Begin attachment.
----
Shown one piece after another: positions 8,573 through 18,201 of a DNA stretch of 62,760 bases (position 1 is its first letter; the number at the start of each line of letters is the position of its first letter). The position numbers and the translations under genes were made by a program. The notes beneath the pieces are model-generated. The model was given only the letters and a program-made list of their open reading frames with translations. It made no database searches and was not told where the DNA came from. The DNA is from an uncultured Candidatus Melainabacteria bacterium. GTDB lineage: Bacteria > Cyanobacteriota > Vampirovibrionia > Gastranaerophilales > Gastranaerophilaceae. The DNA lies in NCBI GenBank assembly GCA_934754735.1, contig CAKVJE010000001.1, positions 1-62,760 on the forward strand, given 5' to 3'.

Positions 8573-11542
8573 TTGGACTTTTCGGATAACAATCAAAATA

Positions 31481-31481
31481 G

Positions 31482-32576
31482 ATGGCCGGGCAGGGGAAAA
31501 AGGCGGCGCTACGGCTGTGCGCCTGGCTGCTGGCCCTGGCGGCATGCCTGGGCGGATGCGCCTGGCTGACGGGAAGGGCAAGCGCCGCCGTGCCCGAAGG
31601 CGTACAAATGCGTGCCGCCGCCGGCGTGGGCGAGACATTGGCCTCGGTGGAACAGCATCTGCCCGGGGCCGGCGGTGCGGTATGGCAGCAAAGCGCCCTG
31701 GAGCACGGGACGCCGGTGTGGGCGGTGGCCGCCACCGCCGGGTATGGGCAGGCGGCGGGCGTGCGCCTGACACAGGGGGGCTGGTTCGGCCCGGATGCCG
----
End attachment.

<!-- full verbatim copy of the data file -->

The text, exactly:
Shown one piece after another: positions 8,573 through 18,201 of a DNA stretch of 62,760 bases (position 1 is its first letter; the number at the start of each line of letters is the position of its first letter). The position numbers and the translations under genes were made by a program. The notes beneath the pieces are model-generated. The model was given only the letters and a program-made list of their open reading frames with translations. It made no database searches and was not told where the DNA came from. The DNA is from an uncultured Candidatus Melainabacteria bacterium. GTDB lineage: Bacteria > Cyanobacteriota > Vampirovibrionia > Gastranaerophilales > Gastranaerophilaceae. The DNA lies in NCBI GenBank assembly GCA_934754735.1, contig CAKVJE010000001.1, positions 1-62,760 on the forward strand, given 5' to 3'.

Positions 8573-11542
8573 TTGGACTTTTCGGATAACAATCAAAATA

Positions 31481-31481
31481 G

Positions 31482-32576
31482 ATGGCCGGGCAGGGGAAAA
31501 AGGCGGCGCTACGGCTGTGCGCCTGGCTGCTGGCCCTGGCGGCATGCCTGGGCGGATGCGCCTGGCTGACGGGAAGGGCAAGCGCCGCCGTGCCCGAAGG
31601 CGTACAAATGCGTGCCGCCGCCGGCGTGGGCGAGACATTGGCCTCGGTGGAACAGCATCTGCCCGGGGCCGGCGGTGCGGTATGGCAGCAAAGCGCCCTG
31701 GAGCACGGGACGCCGGTGTGGGCGGTGGCCGCCACCGCCGGGTATGGGCAGGCGGCGGGCGTGCGCCTGACACAGGGGGGCTGGTTCGGCCCGGATGCCG